• Axonal and presynaptic RNAs are locally transcribed in glial cells.

    Publication Date: 01/05/2007 on Rivista di biologia
    by Giuditta A, Chun JT, Eyman M, Cefaliello C, Bruno AP, Crispino M

    In the last few years, the long-standing opinion that axonal and presynaptic proteins are exclusively derived from the neuron cell body has been substantially modified by the demonstration that active systems of protein synthesis are present in axons and nerve terminals. These observations have raised the issue of the cellular origin of the involved RNAs, which has been generally attributed to the neuron soma. However, data gathered in a number of model systems indicated that axonal RNAs are synthesized in the surrounding glial cells. More recent experiments on the perfused squid giant axon have definitively proved that axoplasmic RNAs are transcribed in periaxonal glia. Their delivery to the axon occurs by a modulatory mechanism based on the release of neurotransmitters from the stimulated axon and on their binding to glial receptors. In additional experiments on squid optic lobe synaptosomes, presynaptic RNA has been also shown to be synthesized locally, presumably in nearby glia. Together with a wealth of literature data, these observations indicate that axons and nerve terminals are endowed with a local system of gene expression that supports the maintenance and plasticity of these neuronal domains.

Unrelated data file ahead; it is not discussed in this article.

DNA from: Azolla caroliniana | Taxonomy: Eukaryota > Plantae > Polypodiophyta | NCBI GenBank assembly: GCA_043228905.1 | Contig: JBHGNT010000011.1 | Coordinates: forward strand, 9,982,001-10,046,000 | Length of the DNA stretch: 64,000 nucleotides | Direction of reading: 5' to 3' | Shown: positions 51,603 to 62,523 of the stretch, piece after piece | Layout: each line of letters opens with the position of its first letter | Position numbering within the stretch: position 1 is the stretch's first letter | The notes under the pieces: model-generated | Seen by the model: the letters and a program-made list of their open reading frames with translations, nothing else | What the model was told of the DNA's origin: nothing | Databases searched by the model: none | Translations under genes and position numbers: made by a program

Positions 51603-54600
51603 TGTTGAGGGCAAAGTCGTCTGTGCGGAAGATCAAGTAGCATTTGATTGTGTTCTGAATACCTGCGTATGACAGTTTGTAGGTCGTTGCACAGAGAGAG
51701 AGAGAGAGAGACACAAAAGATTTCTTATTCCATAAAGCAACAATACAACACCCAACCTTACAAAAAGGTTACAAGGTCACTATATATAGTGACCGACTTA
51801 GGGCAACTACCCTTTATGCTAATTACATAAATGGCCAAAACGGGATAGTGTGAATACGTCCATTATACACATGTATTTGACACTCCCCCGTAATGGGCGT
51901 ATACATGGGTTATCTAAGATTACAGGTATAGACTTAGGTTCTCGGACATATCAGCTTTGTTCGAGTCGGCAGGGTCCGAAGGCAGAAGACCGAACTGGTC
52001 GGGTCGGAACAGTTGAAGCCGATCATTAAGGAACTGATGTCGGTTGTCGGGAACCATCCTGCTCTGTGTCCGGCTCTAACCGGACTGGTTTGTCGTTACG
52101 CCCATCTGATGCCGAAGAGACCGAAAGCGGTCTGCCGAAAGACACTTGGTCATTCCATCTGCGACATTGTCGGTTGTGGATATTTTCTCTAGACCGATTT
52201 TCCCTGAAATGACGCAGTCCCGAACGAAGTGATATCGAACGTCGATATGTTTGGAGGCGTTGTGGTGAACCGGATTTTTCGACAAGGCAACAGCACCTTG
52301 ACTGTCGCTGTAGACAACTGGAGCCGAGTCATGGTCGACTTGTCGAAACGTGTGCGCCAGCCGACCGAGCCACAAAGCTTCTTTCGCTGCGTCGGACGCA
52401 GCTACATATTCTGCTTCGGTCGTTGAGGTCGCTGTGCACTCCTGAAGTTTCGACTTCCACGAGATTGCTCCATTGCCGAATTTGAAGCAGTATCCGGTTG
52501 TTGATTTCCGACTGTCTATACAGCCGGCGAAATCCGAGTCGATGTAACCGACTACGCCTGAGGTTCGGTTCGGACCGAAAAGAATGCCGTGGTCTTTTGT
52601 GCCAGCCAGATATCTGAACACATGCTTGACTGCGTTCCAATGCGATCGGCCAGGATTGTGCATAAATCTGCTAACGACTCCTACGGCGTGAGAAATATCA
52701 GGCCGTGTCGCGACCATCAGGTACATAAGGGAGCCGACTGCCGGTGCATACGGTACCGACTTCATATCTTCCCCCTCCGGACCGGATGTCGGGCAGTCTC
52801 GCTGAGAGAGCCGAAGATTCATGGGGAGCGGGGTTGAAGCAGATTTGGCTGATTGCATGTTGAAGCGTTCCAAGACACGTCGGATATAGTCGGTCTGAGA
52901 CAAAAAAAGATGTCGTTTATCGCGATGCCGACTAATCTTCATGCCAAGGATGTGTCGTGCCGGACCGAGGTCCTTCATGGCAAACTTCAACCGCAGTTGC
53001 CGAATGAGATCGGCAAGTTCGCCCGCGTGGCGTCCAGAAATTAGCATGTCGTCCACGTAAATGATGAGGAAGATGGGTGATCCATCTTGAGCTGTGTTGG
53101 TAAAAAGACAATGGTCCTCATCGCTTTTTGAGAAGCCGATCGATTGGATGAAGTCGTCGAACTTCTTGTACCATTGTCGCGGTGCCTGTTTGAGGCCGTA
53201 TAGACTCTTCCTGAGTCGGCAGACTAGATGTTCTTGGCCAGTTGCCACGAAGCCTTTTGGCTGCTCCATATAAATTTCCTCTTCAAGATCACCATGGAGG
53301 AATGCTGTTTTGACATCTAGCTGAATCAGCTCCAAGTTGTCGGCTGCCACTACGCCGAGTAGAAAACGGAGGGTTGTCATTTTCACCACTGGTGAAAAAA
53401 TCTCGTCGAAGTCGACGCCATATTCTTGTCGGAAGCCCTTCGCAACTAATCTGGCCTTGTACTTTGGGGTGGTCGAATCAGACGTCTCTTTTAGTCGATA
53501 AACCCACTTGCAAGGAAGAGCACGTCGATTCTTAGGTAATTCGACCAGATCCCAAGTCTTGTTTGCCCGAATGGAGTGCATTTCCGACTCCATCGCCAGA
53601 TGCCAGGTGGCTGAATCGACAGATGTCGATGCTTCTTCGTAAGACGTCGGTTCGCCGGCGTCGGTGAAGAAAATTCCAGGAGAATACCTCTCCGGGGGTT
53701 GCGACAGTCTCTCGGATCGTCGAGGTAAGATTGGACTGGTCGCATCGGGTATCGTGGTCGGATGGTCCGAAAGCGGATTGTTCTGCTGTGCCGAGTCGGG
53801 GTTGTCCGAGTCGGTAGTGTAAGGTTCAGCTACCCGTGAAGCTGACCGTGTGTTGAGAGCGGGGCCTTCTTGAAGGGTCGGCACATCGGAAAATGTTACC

• Synaptosomal protein synthesis is selectively modulated by learning.

    Publication Date: 09/02/2007 on Brain research
    by Eyman M, Cefaliello C, Ferrara E, De Stefano R, Crispino M, Giuditta A
    DOI: 10.1016/j.brainres.2006.11.025